9 months ago

September 2015 Web Final

September 2015

Orthodox Christianity

Orthodox Christianity Inquiries to St. George’s Orthodox Church, Edenton, NC. Telephone 482-2006 All chapters copyright © 2014 by author Nick Martone, c/o St. George’s Church P.O. Box 38, Edenton, NC. DEEP CALLETH UNTO DEEP (Psalms 42:7) THE LABOR OF REGENERATION: PART I I entreat you not to leave your heart unguarded, as long as you are in the body. Just as a farmer cannot feel confident about the crop growing in his fields, because he does not know what will happen to it before it is stored away in his granary, so a man should not leave his heart unguarded as long as he still has breath in his nostrils. Up to his last breath he cannot know what passion will attack him; as long as he breathes, therefore, he must not leave his heart unguarded. Isaiah the Solitary, 4th century Often lamented in the contemporary Christian West is a dearth of the Faith’s vertical component. There is plenty of horizontal Western Christianity— there’s plenty of fellowship, and an abundance of charitable works. But introspective Western Christians frequently lament the absence of a serious tradition of deep spiritual work in their denominations. Indeed, the theology of most Western confessions doesn’t support an understanding of such work; and (as astonishing as it may seem to an informed Orthodox Christian) this need often appears to go altogether unrecognized. Perhaps this disconnect of modern Western Christianity from its ancient Orthodox roots proceeds from the recent Western doctrinal novelty of “once saved, always saved,”— a theology that dangles one’s eternal mantle upon the shaky peg of a single peak experience. If one feels that one’s spiritual task is a fait accompli, there would seem little for the Christian to do beyond works of mercy and a beckoning to those unfortunates who are as yet unsaved. And yet, what of the Western Christian who sees beneath the lustrous surface of his new “salvation,” and there perceives the reality of Fallenness? Who perceives there a corruption and the unblinking darkness within the very fibers of his own personhood, contemporaneous with, contending with the Light?—and who feels the movement of the darkness without, unsleeping, skulking through the substance of the world, leering just behind the façade? What of this aware Christian, who is unable to pretend that all is well? Small wonder that Christianity in the West has acquired among so many serious seekers an image as vapid and irrelevant. Or that so many serious Westerners abandon the Christianity of their childhood for Buddhism, Hinduism, Taoism, Native American spirituality—and even Islam—world views that offer well-articulated theologies that speak frankly to their existential horror; theologies that are often accompanied by ancient and sophisticated traditions of deep spiritual work. And just as tragically, many seekers despair and retreat into an angry, dissipating humanism. Or they abandon themselves to drugs, alcohol, thrill-seeking, sexual license, and other brief flights of escapism. It was from such an horrific background of unanswered existential grief, and of desperate spiritual seeking, and of despair and degradation, that a certain contemporary American, a man of rare brilliance, one Eugene Rose (1934-1982), extricated himself. And, having once found the vein of Light, he abandoned horizontal meandering, and embarked unflinchingly upon a life of deep, vertical, transformative Christian ascetical work as an Orthodox Christian monk. From the monastery that he helped to found in the wilderness of Northern California, he established a ministry of the printed word that even now, over three decades after his death, testifies to the potential for real change of the deep heart through the authentic, ancient Christianity. It was to those who, like him, knew experientially the deep horror of Fallen existence, that he spoke especially. “How many honest searchers, if they knew all that [Christianity] really was, would not hesitate to embrace it?” Next month: Father Seraphim Rose and the Deep Work 8 Albemarle Tradewinds September 2015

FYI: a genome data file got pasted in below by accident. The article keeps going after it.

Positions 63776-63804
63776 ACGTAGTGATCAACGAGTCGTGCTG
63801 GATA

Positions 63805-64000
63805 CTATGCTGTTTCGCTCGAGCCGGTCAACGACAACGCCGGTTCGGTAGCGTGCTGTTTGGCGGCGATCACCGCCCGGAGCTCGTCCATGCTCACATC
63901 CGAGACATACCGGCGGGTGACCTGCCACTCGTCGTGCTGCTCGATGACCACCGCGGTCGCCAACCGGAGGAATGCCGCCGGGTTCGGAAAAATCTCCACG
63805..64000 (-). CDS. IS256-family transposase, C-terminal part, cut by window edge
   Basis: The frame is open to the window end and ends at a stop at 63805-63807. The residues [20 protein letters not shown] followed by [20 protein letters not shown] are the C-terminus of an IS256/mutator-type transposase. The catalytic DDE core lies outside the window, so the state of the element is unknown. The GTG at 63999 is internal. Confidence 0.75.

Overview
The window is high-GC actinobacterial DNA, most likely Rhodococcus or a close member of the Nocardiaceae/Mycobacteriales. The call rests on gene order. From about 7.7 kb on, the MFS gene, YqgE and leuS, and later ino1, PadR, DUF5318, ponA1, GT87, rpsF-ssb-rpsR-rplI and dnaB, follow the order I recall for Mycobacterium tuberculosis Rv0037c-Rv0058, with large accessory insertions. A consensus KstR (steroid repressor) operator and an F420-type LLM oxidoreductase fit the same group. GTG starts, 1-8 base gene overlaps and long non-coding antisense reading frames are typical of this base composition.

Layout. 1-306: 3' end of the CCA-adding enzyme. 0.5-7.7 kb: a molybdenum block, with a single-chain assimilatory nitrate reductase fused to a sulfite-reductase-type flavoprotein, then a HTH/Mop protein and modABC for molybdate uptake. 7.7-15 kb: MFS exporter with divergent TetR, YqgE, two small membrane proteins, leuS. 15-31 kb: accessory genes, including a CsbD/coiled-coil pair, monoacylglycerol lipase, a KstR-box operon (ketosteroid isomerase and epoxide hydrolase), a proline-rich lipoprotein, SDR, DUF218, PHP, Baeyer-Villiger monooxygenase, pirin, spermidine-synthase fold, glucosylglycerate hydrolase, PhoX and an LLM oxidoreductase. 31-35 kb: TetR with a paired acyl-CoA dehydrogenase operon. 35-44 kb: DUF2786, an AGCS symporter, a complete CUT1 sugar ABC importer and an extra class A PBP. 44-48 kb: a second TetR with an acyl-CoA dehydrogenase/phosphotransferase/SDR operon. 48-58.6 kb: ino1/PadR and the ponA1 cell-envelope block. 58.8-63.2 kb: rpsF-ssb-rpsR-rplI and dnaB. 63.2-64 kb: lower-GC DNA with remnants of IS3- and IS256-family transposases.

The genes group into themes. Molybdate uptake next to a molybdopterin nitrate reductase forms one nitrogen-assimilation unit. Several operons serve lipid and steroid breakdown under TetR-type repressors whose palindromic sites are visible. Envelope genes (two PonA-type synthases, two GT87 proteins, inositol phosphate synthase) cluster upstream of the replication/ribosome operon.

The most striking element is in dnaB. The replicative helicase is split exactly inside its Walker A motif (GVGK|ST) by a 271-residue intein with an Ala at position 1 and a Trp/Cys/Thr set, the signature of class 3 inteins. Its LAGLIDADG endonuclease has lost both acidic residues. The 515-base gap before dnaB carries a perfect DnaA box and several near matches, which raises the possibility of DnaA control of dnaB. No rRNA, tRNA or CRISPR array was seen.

Concealed Carry Law in NC North Carolina’s pistol permitting and concealed carry permit laws qualify as an alternative to the requirements of the Brady Law. Therefore, when a person desires to purchase a handgun from a federally licensed dealer, the person needs to comply solely with North Carolina’s pistol permit laws, and present a valid permit to purchase a handgun or valid North Carolina issued concealed carry permit. (Please note: Even if a NICS inquiry by a federally licensed dealer was done in this circumstance, it does notdo away with the necessity for a pistol purchase permit.) As always, any other transfer between private individuals is also governed by North Carolina’s pistol permit laws. Under North Carolina law, it is unlawful for any person, firm, or corporation to sell, give away, transfer, purchase, or receive, at any place in the State, any pistol, unless the purchaser or receiver has first obtained a license or permit to receive such a pistol by the sheriff of the county where the purchaser or receiver resides, or the purchaser or receiver possesses a valid North Carolina issued concealed carry permit. This requirement to obtain a permit prior to the transfer of a pistol applies not only to a commercial transaction, typically at a sporting goods store, but also between private individuals or companies throughout North Carolina. N.C. Gen. Stat. § 14- 402(a). In addition, this State law has been interpreted to require that a pistol permit be obtained by the receiver of a handgun when such person inherits a pistol as a result of the death of another person. The permit should be given to and retained by the seller or donor of the handgun. In such a case, the permit should be given to the executor or receiver of the estate of the deceased person. If the purchaser or receiver uses a North Carolina issued concealed carry permit for the transfer, the seller should reference such permit on a bill of sale. Further, it is unlawful for any person to receive from any postmaster, postal clerk, employee in the parcel post department, rural mail carrier, express agent or employee, or railroad agent or employee, within the State of North Carolina, any pistol without having in his or her possession, such a pistol purchase permit or North Carolina concealed carry permit. For as Little as $1000 Drive today! NO Credit Check! Call Today 252-338-4007 Captain America To Run At NC Senior Games The First Avenger, Captain America, has qualified to run the 100m dash at the 2015 North Carolina Senior Games in Raleigh. The event will be held at the Meredith College track at 11am on Thursday, September 24, 2015. Over 4,000 participants are expected for this year’s competition from August 31 through October 25. When the American hero was asked “why now have you surfaced,” he replied,” it appears America needs me again.” Will he reveal his true identity on race day; who is this masked man? Visit website for full schedule. Predict the finish for Captain America: 1st - He still has it 2nd - Some gas left in the tank 3rd - Just too old dude Make your prediction at and click the Poll button. Albemarle Tradewinds September 2015 9